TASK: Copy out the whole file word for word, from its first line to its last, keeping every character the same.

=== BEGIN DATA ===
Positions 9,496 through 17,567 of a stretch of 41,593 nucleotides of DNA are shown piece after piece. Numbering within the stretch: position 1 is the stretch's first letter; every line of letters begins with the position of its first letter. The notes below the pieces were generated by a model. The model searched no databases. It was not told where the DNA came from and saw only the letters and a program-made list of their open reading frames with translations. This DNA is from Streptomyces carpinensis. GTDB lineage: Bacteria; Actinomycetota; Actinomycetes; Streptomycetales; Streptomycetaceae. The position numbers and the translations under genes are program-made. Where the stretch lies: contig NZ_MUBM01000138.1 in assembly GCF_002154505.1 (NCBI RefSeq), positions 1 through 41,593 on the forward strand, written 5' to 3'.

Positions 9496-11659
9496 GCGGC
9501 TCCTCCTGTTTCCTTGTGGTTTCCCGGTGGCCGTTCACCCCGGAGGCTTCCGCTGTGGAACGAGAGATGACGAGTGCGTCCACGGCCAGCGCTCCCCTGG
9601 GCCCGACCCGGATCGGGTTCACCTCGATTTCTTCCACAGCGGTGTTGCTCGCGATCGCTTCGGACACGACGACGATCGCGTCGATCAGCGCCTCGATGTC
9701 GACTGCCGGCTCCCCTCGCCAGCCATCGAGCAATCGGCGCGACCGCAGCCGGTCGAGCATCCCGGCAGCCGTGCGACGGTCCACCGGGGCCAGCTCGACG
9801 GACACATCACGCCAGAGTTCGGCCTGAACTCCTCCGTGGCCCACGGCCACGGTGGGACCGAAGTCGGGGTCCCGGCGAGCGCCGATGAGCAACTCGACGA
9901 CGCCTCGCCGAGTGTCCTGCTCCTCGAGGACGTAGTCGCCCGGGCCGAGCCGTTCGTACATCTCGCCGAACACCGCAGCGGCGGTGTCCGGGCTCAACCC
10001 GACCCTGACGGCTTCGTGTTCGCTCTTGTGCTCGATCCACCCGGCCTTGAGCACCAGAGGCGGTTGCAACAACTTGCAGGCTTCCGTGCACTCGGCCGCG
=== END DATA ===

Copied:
Positions 9,496 through 17,567 of a stretch of 41,593 nucleotides of DNA are shown piece after piece. Numbering within the stretch: position 1 is the stretch's first letter; every line of letters begins with the position of its first letter. The notes below the pieces were generated by a model. The model searched no databases. It was not told where the DNA came from and saw only the letters and a program-made list of their open reading frames with translations. This DNA is from Streptomyces carpinensis. GTDB lineage: Bacteria; Actinomycetota; Actinomycetes; Streptomycetales; Streptomycetaceae. The position numbers and the translations under genes are program-made. Where the stretch lies: contig NZ_MUBM01000138.1 in assembly GCF_002154505.1 (NCBI RefSeq), positions 1 through 41,593 on the forward strand, written 5' to 3'.

Positions 9496-11659
9496 GCGGC
9501 TCCTCCTGTTTCCTTGTGGTTTCCCGGTGGCCGTTCACCCCGGAGGCTTCCGCTGTGGAACGAGAGATGACGAGTGCGTCCACGGCCAGCGCTCCCCTGG
9601 GCCCGACCCGGATCGGGTTCACCTCGATTTCTTCCACAGCGGTGTTGCTCGCGATCGCTTCGGACACGACGACGATCGCGTCGATCAGCGCCTCGATGTC
9701 GACTGCCGGCTCCCCTCGCCAGCCATCGAGCAATCGGCGCGACCGCAGCCGGTCGAGCATCCCGGCAGCCGTGCGACGGTCCACCGGGGCCAGCTCGACG
9801 GACACATCACGCCAGAGTTCGGCCTGAACTCCTCCGTGGCCCACGGCCACGGTGGGACCGAAGTCGGGGTCCCGGCGAGCGCCGATGAGCAACTCGACGA
9901 CGCCTCGCCGAGTGTCCTGCTCCTCGAGGACGTAGTCGCCCGGGCCGAGCCGTTCGTACATCTCGCCGAACACCGCAGCGGCGGTGTCCGGGCTCAACCC
10001 GACCCTGACGGCTTCGTGTTCGCTCTTGTGCTCGATCCACCCGGCCTTGAGCACCAGAGGCGGTTGCAACAACTTGCAGGCTTCCGTGCACTCGGCCGCG